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Pakistan seeks ‘long-term’ peace with India, says PM Shehbaz

NEW YORK: Prime Minister Shehbaz Sharif said that Pakistan is willing to make peace with all its neighbouring countries, including India.

Addressing the 77th United Nations General Assembly in New York on Friday, he said, “We want to have peace with India but long-lasting and enduring peace can only be guaranteed through a just and fair solution of Kashmir. Providing the rights to the people of Kashmir under UN Charter according to Security Council resolutions.”

He said Pakistan is being severely affected due to environmental problems and urged the world to come forward with concrete action to help the flood-affected people of Pakistan.

PM Shehbaz said that floods have wreaked havoc in Pakistan which left 30.3 million people including women and children homeless while killing more than 1500 people.

“Over 1 million animals have been killed while the floods swept away around 370 bridges,” he said.

Premier Shehbaz also highlighted the impact of climate change resulting in the devastating rain-induced floods in Pakistan in his maiden address to the 77th session of the United Nations General Assembly (UNGA) in New York on Friday.

“I will be most forthcoming to sit down and talk to our Indian counterpart to pave the way forward for future so that our generations do not suffer so that we spend our resources in mitigating miseries, on building structures to face these floods and outbursts of clouds,” he said.

He said that developing countries don’t have unlimited resources and the available resources should be spent on the well-being of the people.

Highlighting the havoc after the devastating floods in the country, the premier said: “My heart and mind have not been able to leave home. Standing here I am still standing in flood-affected areas in Pakistan.”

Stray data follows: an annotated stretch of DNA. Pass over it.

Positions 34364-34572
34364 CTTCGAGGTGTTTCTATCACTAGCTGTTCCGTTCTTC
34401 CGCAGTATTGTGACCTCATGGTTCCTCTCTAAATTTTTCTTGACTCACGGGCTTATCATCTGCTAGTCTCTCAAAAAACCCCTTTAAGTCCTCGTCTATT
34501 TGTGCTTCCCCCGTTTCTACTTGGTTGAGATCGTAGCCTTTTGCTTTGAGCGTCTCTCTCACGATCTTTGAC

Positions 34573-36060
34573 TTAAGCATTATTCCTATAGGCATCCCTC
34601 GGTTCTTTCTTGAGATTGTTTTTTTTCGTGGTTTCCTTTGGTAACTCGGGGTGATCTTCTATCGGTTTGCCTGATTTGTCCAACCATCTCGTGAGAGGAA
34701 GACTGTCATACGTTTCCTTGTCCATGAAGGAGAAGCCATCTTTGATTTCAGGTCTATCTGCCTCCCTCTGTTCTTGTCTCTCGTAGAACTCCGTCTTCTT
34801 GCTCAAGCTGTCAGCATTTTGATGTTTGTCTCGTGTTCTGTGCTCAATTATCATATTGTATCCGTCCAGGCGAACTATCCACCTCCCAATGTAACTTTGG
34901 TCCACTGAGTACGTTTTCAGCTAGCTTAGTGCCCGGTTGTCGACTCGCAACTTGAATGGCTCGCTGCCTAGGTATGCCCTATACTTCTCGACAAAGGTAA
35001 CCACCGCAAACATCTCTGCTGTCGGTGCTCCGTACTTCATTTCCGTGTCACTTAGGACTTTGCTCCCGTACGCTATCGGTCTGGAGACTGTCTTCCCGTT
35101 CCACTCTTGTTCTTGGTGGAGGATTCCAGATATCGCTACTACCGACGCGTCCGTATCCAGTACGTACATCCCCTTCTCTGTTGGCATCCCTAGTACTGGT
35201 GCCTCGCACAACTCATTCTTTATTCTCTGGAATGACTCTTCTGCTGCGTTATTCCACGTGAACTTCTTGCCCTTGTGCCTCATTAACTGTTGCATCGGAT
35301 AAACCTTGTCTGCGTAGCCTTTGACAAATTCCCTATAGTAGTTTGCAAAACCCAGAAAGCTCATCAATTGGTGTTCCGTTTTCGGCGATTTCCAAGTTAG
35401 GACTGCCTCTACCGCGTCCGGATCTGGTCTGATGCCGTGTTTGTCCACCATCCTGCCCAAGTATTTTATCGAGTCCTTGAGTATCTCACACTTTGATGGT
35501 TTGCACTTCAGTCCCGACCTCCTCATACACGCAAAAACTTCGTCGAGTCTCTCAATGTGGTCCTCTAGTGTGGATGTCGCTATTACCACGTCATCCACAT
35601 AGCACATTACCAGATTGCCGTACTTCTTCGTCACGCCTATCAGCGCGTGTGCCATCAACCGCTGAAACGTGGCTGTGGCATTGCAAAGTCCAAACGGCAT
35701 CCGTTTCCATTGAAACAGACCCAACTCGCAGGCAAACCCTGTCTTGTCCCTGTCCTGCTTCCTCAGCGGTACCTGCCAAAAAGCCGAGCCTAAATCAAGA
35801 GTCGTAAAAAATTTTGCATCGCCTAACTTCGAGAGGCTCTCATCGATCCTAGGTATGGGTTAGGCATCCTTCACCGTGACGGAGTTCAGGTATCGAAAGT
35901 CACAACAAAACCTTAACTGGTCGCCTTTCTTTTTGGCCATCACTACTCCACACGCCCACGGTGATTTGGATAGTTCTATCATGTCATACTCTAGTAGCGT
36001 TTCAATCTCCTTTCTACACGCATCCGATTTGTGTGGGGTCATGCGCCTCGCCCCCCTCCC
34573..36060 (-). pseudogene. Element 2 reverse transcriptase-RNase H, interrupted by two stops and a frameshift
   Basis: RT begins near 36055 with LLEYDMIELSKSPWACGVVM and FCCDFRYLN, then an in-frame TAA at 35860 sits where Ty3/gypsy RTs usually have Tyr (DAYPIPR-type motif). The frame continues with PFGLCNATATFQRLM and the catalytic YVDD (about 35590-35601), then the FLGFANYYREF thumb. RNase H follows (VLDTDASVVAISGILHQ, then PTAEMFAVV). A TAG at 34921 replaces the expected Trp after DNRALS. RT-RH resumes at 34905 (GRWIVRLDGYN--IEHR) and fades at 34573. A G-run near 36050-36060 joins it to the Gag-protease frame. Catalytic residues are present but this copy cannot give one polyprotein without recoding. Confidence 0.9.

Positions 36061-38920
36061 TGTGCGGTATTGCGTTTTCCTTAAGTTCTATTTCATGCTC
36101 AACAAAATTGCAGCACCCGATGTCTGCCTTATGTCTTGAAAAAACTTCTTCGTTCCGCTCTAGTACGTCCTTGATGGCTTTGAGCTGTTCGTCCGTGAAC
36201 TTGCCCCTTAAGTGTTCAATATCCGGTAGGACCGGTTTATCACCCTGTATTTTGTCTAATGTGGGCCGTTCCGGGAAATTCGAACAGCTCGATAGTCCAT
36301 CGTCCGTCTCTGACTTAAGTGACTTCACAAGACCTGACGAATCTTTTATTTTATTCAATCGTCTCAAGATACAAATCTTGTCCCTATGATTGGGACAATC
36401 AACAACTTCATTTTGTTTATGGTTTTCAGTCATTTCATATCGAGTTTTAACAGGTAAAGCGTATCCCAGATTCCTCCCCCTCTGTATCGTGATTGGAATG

“I have come to explain first-hand scale and magnitude,” he added.

“For 40 days and 40 nights, biblical flood poured on us. Even today, huge swathes of the country are still underwater. 33 million people including women and children are at high risk of health hazards. More than 1,500 of my people have gone from the world including 400 children. Far more are in peril. Heartbreaking losses to their families… to their futures.”

Millions have been destroyed, he said, another million damaged. “Four million acres of crops washed away. Pakistan has never seen a devastating example of global warming. Life in Pakistan changed forever.”

Focusing on the hazards of climate change, PM Shehbaz said that People in Pakistan ask why did it happen. “It is time to ask why… time to ask what must be done. Our forests are burning. More heatwaves are coming. We had a monster monsoon. It was the monsoon on steroids as was described by the UN secretary-general. Pakistan emits less than 1% of greenhouse gases.”

Talking about the recent visit of the UN Secretary-General Antonio Guterres showing the concerns after witnessing the aftereffects of the rain-induced floods, the prime minister said, “I am profoundly grateful to the UN chief who spent time in Pakistan and repeatedly assured us of help. The impact of health and wealth on my country is beyond imagination. This crisis we did not create.”

The premier said some 11 million will be pushed into poverty. “For now, we have mobilised all resources in our domain for national relief efforts. We have allocated even development funds in this time of need.”

Later on, he will hold a bilateral meeting with his Dutch counterpart Mark Rutte and attend a zoom meeting with US Congresswoman Sheila Jackson Lee.

Co-Founder Malala Fund Malala Yousafzai will also call on the premiere. In the evening, PM Shehbaz will depart for London after completing his five-day official visit to the United States.

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